BWW Reviews: THOROUGHLY MODERN MILLIE at Georgetown Palace is a Valentine to Broadway


A few minutes into Thoroughly Modern Millie, now playing in a delightful production at the Georgetown Place, the likable ensemble and the optimistic title character sing, "Everything today is thoroughly modern. Check your personality." A personality check may be in order for any person who doesn't enjoy this madcap musical. When life gets us down and virtually anything on the evening news is incredibly depressing, it's nice to see a show with a heroine like Millie, a girl who tells us that with some guts, a pinch of wit, a dash of humor, and a healthy swig of booze, the world is our oyster.

Millie, the 2002 Tony Award winner for Best Musical, tells the story of Kansas-born Millie Dillmount who leaves the plains for the glamorous world of New York City, circa 1922. She immediately transforms herself into a flapper with the "thoroughly modern" aim of marrying her boss as soon as she can find employment. Of course, her plans are derailed by Jimmy, a handsome stranger, and by Mrs. Meers, her landlord and leader of a white slavery ring. The silly, ridiculous show borrows heavily from the 1967 film of the same name and, like the film, mixes new songs (with music by Jeanine Tesori and lyrics by Dick Scanlan) with popular tunes of the era. The book by Dick Scanlan and Richard Henry Morris improves upon the film's screenplay by providing clarity to the zany plot without sacrificing any of the humor.

Director David Sray turns the quirky material into a fantastically entertaining evening. The show gets progressively more ridiculous and comical, and the campy moments (of which there are many) are hysterical. Without a doubt, Sray's intent is to create an unabashed valentine to the Golden Age of Broadway, and he succeeds with ease.

Sray's creative team also turns in top notch work. The choreography by Jesee Smart is showy, glitzy, and intricate. Smart provides us with showstopper after showstopper. The full company numbers, particularly the title song and Act Two's opener "Forget About the Boy," bring down the house, but the smaller ones are magical as well, especially a Fred Astaire/Ginger Rodgers inspired soft shoe staged on a window ledge. Barb Jernigan's set is complex and lavish, allowing the show to manage the large number of scene changes required, and the lighting by Stuart Feild is lush and bright.

As is par for the course for the Georgetown Palace, the cast is spectacular and professional. While the entire ensemble is outstanding, there are plenty of bit players that prove to be bright spots, namely Ismael Soto III as a Chinese laundryman and Samantha Watson as a dowdy and cranky secretary.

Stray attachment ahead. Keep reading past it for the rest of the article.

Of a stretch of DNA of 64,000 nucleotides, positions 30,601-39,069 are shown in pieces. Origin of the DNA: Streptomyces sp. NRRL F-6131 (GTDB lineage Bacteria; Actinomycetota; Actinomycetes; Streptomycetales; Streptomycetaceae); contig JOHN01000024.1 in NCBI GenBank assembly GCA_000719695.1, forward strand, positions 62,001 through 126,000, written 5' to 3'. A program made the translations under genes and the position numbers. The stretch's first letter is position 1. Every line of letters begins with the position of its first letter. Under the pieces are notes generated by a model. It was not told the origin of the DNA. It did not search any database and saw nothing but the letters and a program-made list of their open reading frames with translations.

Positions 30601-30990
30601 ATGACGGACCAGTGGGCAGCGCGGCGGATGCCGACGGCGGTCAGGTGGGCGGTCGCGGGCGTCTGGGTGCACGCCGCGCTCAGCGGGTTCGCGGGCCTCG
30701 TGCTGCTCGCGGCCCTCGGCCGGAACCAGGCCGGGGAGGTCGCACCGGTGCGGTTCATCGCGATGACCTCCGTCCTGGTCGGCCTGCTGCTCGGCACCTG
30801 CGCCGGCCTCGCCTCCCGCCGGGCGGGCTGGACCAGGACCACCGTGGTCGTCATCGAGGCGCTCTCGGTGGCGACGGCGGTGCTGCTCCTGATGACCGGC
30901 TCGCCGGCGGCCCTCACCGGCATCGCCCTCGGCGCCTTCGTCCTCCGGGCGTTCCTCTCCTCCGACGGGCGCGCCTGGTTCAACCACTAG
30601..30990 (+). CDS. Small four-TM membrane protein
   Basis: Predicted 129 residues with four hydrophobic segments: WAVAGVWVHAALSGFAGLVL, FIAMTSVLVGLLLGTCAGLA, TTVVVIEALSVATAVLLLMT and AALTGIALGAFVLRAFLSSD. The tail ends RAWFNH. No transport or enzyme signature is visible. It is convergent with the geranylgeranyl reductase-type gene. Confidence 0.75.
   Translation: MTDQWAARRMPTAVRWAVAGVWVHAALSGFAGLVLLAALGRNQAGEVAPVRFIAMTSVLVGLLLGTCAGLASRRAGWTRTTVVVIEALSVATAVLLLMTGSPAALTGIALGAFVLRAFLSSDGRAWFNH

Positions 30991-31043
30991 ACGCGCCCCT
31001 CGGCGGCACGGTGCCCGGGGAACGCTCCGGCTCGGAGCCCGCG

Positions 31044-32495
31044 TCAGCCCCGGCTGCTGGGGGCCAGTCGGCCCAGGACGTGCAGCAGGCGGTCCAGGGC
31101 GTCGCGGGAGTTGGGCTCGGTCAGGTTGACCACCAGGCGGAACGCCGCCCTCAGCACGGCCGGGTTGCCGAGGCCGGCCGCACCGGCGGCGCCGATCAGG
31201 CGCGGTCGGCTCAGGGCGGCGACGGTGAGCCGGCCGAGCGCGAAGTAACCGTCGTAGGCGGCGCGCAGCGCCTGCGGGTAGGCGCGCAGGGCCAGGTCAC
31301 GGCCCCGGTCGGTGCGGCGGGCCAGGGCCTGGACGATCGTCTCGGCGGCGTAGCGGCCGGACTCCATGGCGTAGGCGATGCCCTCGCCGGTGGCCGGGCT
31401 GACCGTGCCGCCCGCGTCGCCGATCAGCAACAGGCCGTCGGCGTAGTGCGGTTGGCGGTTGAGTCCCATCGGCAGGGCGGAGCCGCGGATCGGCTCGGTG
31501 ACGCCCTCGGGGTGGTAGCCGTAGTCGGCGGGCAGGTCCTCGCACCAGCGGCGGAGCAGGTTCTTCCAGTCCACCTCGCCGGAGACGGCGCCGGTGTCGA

The outstanding cast continues with a quartet of strong supporting players. Though she may be a bit young to play Muzzy Van Hossmere, the rich socialite/cabaret singer, LariEna Brown is fantastic in the role. With her leggy physique and her breathy voice, Brown is the epitome of the glitzy showgirl. Melita McAtee, always a sensational character actress, adds one more hilarious performance to her roster as Mrs. Meers. Her take on Mrs. Meers is so deliciously, comically evil and so cartoonish that she may as well be Wyle E. Coyote.

And though they're given two characters who are often drowned out in lesser productions of Millie, Scott Shipman and Tiffany Blackmon are superb as Trevor Gradon and Miss Dorothy, respectively. Shipman hams it up at Trevor, Millie's boss and target for matrimony. With his booming baritone voice and his over-the-top facial expressions, Shipman turns his throw-away character into a standout supporting role. As Millie's innocent best friend Dorothy, Tiffany Blackmon is divine and allows her angelic soprano voice to soar. When coupled together, Shipman and Blackmon are unstoppable. Their Act Two duet, "Ah! Sweet Mystery of Life/I'm Falling in Love with Someone," is both sweet and sidesplitting.

But the true stars of the show are Stephen Jack and Sara Burke as the two leads. The handsome Stephen Jack is perfect as Jimmy Smith. With his beautiful tenor voice, his sarcasm, and his occasional moments of tenderness and vulnerability, Stephen Jack's Jimmy is a lovable cad. He's an absolute scoundrel and often a complete jerk, but there's no question that a girl like Millie would be inexplicably drawn to him. And as Millie, Sara Burke is sensationally adorkable. She's quirky, energetic, and beautiful. With a wink, a smile, and a crinkle of the nose, she gives a plucky charm to the role. I've seen many Millie's in the last ten years, and none have been as fun to watch as Sara Burke. You can't help but love her, and that sentiment can be said of both the character and the actress responsible for her.

As should be expected of the Georgetown Palace, Thoroughly Modern Millie is a wonderful production of a celebrated musical. Though the campy material may not be of the highest brow, this production is thoroughly entertaining, thoroughly charming, thoroughly outstanding, and thoroughly worth seeing.

Running time: 2 hours and 50 minutes, including one 15 minute intermission

THOROUGHLY MODERN MILLIE plays the Georgetown Palace at 810 S. Austin Ave, Georgetown TX now thru June 16. Performances are Fridays and Saturdays at 7:30pm and Sundays at 2:00pm.

Tickets are $24 general, $22 seniors, $14 military and students, $10 children.

For tickets and information, please visit

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From This Author Jeff Davis

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